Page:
Symbols and Supplies
“These rules include a few symbols you should know… ⛭ Stands for epic treasure. These are optional….”
—Tony Dowler, How to Host a Dungeon
In the Supplies section of the rules, Dowler suggests using glass beads, coins, and board game tokens for the four symbols. I don’t have any beads, and I’m away from my games collection. I do have small change, though, and I’m spending the present lock-down near the sea.
Flat, round, thumb-sized pebbles, fetched from the surf, do for populations. Shiny yellow ten-euro-cent pieces look like treasure. One-cent pieces, copper in color, are special bonuses, and seashells represent epic treasure.
“There’s no right or wrong way to draw stuff, but there is a better and a worse way. The better way is one that’s pleasing to you and creates a dungeon you like.”
To draw the features in the age of civilization, Dowler suggests using a particular style to reflect the characteristics of the civilization that emerges following the primordial age. Dwarves, for example, build straight corridors at right angles. In construction, they use geometric shapes, often symmetrical. He also suggests using a different shape for each kind of construction.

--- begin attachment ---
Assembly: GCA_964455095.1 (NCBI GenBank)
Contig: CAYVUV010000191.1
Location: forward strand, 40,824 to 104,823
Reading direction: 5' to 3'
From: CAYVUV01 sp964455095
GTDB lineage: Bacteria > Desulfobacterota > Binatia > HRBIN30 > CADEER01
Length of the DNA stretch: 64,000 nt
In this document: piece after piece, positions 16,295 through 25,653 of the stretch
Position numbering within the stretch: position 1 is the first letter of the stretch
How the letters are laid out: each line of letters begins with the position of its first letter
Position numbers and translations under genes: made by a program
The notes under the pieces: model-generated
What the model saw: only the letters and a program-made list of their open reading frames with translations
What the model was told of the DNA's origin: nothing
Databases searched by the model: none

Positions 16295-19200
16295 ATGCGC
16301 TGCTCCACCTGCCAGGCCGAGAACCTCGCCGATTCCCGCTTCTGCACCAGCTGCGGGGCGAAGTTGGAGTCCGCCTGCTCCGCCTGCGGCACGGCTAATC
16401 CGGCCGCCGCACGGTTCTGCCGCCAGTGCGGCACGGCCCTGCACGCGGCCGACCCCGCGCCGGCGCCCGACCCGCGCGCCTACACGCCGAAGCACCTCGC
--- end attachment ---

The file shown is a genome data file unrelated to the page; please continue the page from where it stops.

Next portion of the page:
According to my reading of the rules, the dwarves won’t have the opportunity to build all the rooms. But now that I’ve got shapes for them all, I might have to figure something out.
“The same goes for these rules…. You’ll probably get a better result following your instinct than worrying about the rules.”